31.Qh4! h5   
The best move was ...g5; here, (or even ...f4) - - - according to all of the chess engines that I have. 
(See one variation - just below.) 

 

     [ Best - for Black - was - 31...f4;  32.Qf6+ Kh6;  33.Qxf4+ Kg7; 34.Qf6#. ]   

 

   32.Qf6+ Kh733.Rh8#.   {See the final diagram - below.}  
I consider this one of my very best games ... BUT with the following reasons or considerations: 
I have always seen GM games like this. They tie up their opponent "hand and foot" (so to speak), however, the killing blow often comes to the King, most often - in a manner that was completely unexpected. 

When you add to the fact that this game was played at such a fast pace, ("Game in 25 minutes," plus a five-second increment;) 
can - IMO - only add luster to this game. 

 

 

  *************************************************************  
The final position - in this game. (See the diagram - just below.)  

gold-hodg_diag06.gif, 09 KB

  7R/1qr2p1k/rn3Qp1/p1p1Pp1p/Pp2P3/1P2B2P/6P1/2R3K1 b - - 0 33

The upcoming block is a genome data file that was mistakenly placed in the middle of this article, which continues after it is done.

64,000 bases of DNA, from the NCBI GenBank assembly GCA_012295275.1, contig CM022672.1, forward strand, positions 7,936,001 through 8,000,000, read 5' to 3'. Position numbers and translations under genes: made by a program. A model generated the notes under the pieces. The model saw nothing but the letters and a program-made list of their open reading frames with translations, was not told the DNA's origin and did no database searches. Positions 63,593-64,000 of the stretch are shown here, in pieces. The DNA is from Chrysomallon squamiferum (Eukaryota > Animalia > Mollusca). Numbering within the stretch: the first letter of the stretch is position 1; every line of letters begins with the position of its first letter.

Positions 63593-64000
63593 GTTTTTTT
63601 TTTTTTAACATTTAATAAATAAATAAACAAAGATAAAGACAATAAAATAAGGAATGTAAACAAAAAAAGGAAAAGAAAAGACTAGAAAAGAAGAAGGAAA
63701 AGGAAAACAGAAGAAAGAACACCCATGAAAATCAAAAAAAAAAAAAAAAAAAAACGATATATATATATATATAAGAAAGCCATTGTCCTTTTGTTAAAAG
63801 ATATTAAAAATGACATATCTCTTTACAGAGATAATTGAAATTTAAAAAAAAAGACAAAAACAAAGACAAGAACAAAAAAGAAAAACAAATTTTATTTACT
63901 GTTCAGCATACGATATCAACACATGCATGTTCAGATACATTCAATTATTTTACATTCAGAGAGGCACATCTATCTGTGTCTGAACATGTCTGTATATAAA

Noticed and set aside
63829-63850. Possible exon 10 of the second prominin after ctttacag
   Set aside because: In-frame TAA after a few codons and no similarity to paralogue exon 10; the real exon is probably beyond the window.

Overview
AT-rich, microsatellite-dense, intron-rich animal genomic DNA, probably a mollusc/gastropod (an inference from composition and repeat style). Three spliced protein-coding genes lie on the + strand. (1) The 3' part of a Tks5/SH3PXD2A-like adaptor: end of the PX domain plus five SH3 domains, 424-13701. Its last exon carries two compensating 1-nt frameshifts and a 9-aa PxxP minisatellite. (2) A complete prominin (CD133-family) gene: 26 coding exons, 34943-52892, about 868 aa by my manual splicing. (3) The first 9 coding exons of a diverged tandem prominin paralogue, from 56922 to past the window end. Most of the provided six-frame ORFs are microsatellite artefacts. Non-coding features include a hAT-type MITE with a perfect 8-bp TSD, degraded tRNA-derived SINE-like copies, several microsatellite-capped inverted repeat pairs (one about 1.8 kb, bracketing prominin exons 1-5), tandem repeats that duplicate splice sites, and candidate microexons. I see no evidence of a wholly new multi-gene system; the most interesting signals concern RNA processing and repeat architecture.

*************************************************************  

 

  Copyright (c) A.J. Goldsby, 2009.  All rights reserved.  

  Copyright (c) A.J. Goldsby, 2010.  All rights reserved.  

  Copyright (c) A.J. Goldsby, 2011.  All rights reserved.  

 

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The analysis for this page was prepared with the excellent programChessBase 10.0. 

The HTML was polished with several different tools and programs, (mostly FP)  ...  the text was checked for spelling with MS Word.  

The diagrams were created with the program,  Chess Captor 2.25.  

Do you have a comment ... on this game? Would you like to provide me with some feedback? Then feel free to send me an e-mail. 


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This page was first prepared just after this game was played! Sometime in 2009.) It was first posted {on this website} on April 10th, 2011.   

The final format was completed on Monday; April 25th, 2011 at around 11:30 PM.  This page was last altered on Tuesday, June 19, 2012 05:17 AM


   Copyright  (c)  A.J. Goldsby I   

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  Copyright () A.J. Goldsby, 2011.  All rights reserved.